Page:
It wasn't dreadful or bad in the least but I won't be reading it again. I feel like three stars is an educated rating for something like this due mainly to my indifference. But I'm well aware its mainly because I'm not a fan of reading plays, I much prefer to watch them be performed than have to analyse different ways the text can be performed. (Ian McKellen is in everything, isn't
...more
Adam Floridia
Reading this really made me appreciate Shakespeare's plays that much more. This is one of the only other Elizabethan (or, technically Jacobean) plays I've read not by The Bard, and it is not nearly as good. Although there are a few interesting characters, I don't think they are developed quite enough. Julia, for example, comes in and out at the most random times simply to move the plot along. Also, Webster clearly preceded the neoclassical stress on unity of time. At times, this actually read li ...more
Kristine
Sep 02, 2016 Kristine rated it really liked it
The characters in the play are really well fleshed out! Up to now I'm still uncertain of who Bosola really was - a despicable villain? A villain with a change of heart? Just someone who got caught up in the puzzles life throws? All in all, it really depicts human nature and the intricacies of human existence. The language too is spot-on brilliant. Just to leave y'all with Ferdinand's dying words (he's finally sane then):

"Whether we fall by ambition, blood or lust / Like diamonds we are cut with
...more
Ilana C. Myer
I reread this recently, and have been thinking about it ever since. It has the kind of psychological complexity that sneaks up on you--in some ways, more subtle than Shakespeare. The character of Bosola is mercurial, impossible to pin down. The brothers are each monsters in their own ways--but the incestuous desires of one of them, dark and suppressed, are never articulated. That suppression is what makes him a monster.

This work, more than most, brings to mind for me what Freud once said--that a
...more
Paul Dinger
Jan 03, 2009 Paul Dinger rated it liked it
It is lot more depraved that the White Devil and much less successful. It is one of those rare Jacobian tragedies where the women aren't the worst things ever. It works because of the title character who makes you believe why she would do something like marry beneath her station. Then literally all hell breaks loose, and we do mean hell. Her killer ironically becomes her avenger as depravity rules the stage. Why Webster is rarely staged amazes me, he would fit in with our modern films.
Caleb Liu
Apr 17, 2007 Caleb Liu rated it liked it
This, along with King Lear and Chaucer's The Wife of Bath's tale constituted one of papers for English Literature at 'A' level. Webster was a contemporary (many would say a lesser one) of Shakespeare and this is your typical Elizabethen tragedy with the oddity that the main protagonist is female. [Please write an essay on the following: To what degree can the Duchess be seen to be the arbiter of her own destiny?]. Overall, it was good fun, with your usual malconents, blood, gore and revenge.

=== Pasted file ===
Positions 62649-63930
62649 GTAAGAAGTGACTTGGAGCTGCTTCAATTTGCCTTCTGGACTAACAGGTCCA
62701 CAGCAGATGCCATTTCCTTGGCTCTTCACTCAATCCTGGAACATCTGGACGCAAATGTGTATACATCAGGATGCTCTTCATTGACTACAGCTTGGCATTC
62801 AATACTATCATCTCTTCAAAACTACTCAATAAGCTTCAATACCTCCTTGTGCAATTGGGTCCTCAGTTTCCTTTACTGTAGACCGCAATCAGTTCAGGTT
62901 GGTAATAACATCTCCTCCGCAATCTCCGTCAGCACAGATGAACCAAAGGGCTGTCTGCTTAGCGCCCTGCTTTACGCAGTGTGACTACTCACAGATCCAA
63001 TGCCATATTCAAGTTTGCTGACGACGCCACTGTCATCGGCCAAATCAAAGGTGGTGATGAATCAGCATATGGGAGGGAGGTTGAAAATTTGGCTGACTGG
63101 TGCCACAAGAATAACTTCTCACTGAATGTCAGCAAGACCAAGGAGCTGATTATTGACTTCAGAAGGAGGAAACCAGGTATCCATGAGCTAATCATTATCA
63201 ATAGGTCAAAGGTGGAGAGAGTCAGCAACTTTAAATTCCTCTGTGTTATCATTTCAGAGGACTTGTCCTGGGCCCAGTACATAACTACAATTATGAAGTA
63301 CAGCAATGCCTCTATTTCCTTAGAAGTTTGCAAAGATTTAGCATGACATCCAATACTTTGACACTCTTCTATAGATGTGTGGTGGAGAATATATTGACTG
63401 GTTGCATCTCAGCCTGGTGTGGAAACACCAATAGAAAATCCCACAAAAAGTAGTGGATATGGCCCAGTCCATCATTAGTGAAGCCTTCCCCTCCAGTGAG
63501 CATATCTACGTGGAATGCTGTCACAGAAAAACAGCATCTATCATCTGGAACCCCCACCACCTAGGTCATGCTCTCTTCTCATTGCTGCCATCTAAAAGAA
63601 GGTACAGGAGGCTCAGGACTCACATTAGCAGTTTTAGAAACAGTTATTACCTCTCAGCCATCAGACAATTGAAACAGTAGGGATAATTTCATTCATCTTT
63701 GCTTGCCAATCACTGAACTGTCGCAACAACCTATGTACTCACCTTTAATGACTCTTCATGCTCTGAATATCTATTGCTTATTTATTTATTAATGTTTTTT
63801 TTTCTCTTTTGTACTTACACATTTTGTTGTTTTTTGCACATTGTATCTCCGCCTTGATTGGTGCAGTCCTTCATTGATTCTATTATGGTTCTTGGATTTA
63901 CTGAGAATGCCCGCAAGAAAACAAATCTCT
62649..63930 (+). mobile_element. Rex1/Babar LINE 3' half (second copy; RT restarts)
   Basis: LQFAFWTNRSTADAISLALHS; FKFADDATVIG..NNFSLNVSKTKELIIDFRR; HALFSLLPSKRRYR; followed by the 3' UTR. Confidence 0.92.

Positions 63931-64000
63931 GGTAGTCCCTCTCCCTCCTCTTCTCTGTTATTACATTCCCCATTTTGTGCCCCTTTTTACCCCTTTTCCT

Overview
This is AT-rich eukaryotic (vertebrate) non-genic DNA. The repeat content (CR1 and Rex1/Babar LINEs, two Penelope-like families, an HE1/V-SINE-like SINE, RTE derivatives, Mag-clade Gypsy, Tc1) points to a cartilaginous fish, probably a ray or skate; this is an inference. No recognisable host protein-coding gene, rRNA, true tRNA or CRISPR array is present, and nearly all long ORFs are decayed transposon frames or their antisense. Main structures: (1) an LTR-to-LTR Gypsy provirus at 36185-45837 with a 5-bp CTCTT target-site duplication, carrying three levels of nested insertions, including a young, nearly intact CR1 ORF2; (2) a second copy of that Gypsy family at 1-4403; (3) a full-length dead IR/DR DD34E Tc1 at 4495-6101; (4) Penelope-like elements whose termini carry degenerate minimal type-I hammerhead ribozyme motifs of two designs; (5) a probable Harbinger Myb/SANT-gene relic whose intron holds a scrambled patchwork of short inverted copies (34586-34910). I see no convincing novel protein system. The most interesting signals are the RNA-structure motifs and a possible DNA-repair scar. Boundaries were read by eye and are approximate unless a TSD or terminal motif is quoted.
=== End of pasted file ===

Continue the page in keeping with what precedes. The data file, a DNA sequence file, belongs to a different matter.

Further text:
Stephanie
Jul 12, 2010 Stephanie rated it it was amazing  ·  review of another edition
Shelves: college
I always remember being one of the few people dying of laughter during the film Shakespeare in Love when the little street urchin reveals his name is John Webster. Of course he also declared that his favorite part in the play was when when the lady stabbed herself.

I really don't know why I loved this play so much since it was so dark and morbid and filled with murder. But it was also pretty funny. I couldn't help but love every word.
Caroline
Dec 07, 2008 Caroline rated it liked it
I was assigned to read this book for a project for my Theatre History class and ended up being pleasantly surprised in the process. Webster's style of writing was full of imagery (which is something I always love) and contains many of the qualities of an action film today with the gore. It's in the vain of Shakespeare but a lot more intense and fun, yet still has a lot of meaning. I'd recommend to anyone who appreciates writing from the English Renaissance.
Charles
Apr 28, 2012 Charles rated it really liked it
Pretty good. It was a fun tale of power, lust, evil Italians, a corrupt cardinal and not a really innocent person among them. Even the Duchess and her lover betrayed the class system by their secret love. I suppose the children killed by their uncle were innocent, come to think of it, but they had no lines.
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John Webster (c.1580 – c.1634) was an English Jacobean dramatist best known for his tragedies The White Devil and The Duchess of Malfi, which are often regarded as masterpieces of the early 17th-century English stage. He was a contemporary of William Shakespeare.

Librarian’s note: There is more than one author in the Goodreads database with this name.
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“Cover her face; mine eyes dazzle. She died young.” 46 likes
“Whether we fall by ambition, blood or lust
Like diamonds, we are cut with our own dust”
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More quotes…